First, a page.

Advanced System Care – Help Keep Scammers Away by Cleaning and Secureing Your PC Effectively and Keeping it that Way


Younger generations may shake their heads in disbelief that their parents and grandparents have fallen for a cyber scam. But maybe those younger people can learn a thing or two about cybercrime from their elders.

Millennials, Generation X, Generation Z, and even post-millennials (those born after 2000) are more susceptible to scams than their predecessors. In some cases, more than twice as likely to get swindled by cyber scammers.

It’s true, according to both the Federal Trade Commission and the Better Business Bureau. In multiple studies and based on reported crimes, Millennials and Gen Z get scammed way more than their grandparents.

Different scams work better with different age demographics. Baby boomers and older are more likely to fall for financial and computer scams. These are generally over the phone by callers who say there’s something wrong with their computer and demand you give them remote access to fix it. Instead, the scammer installs malware or ransomware or steals personal information. Seniors are also more likely to send scammers money using gift cards. Boomers may lose the most money, but they don’t get scammed as often as their kids.

People in their 20s and 30s are more than twice as likely to be swindled according to multiple surveys. Millennials are most likely to fall for shopping scams, employment scams, romance scams, and maybe most surprisingly, scams where the caller pretends to be someone from the government.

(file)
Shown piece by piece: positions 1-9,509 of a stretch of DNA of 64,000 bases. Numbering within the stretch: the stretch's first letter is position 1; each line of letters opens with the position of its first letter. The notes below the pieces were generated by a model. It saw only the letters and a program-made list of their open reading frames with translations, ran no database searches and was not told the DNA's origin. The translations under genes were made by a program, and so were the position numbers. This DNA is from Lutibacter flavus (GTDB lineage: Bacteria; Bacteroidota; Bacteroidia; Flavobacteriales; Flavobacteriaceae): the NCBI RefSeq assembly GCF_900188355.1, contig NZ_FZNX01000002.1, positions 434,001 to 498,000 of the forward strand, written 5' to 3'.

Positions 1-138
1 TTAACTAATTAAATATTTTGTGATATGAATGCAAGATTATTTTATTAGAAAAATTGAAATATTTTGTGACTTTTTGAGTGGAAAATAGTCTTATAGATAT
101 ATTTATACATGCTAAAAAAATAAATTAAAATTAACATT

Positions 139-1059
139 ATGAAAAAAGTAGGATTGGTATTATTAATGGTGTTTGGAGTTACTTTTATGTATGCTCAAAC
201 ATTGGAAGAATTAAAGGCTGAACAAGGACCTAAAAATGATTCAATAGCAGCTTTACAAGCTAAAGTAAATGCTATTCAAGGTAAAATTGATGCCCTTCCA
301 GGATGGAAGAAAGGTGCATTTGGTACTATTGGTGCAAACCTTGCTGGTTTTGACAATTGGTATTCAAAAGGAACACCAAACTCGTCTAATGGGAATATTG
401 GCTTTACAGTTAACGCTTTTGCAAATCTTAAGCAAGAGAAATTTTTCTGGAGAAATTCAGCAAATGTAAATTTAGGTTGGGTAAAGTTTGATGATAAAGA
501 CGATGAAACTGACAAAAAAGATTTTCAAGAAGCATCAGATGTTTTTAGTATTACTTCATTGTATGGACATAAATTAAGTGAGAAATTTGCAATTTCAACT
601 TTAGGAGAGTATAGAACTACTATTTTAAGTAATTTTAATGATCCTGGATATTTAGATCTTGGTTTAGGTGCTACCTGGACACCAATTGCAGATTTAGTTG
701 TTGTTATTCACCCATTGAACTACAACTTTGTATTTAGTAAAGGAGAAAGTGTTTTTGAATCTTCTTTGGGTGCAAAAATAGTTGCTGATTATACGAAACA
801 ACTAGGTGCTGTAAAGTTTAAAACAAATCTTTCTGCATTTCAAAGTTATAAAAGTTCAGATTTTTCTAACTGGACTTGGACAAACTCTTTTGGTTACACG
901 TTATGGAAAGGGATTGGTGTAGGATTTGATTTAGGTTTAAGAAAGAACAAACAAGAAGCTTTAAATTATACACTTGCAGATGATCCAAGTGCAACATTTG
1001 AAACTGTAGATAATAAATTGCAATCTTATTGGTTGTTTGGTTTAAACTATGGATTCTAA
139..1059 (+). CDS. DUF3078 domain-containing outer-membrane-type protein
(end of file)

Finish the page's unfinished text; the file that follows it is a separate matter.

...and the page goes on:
I’ve personally heard from a surprisingly large number of 20-somethings who’ve fallen hook-line-and-sinker for the elaborate scam where the caller says their social security number was used to rent a car that was later involved in a crime. Millennials are more likely to give the scammer their social security number, address, and full name.

The scammer can steal their identity and take out a credit card in their name. This scam starts with a phone call. The person on the other end of the line claims they’re a law enforcement officer (often from Texas). They explain someone rented a car using your credit card number, name, and social security number and say you must handle this right away or they’ll send someone to arrest you. I’ve taken one of these phone calls to see where the scam leads. The first person on the other end of the call gives their name and badge number and asks you to write it down.

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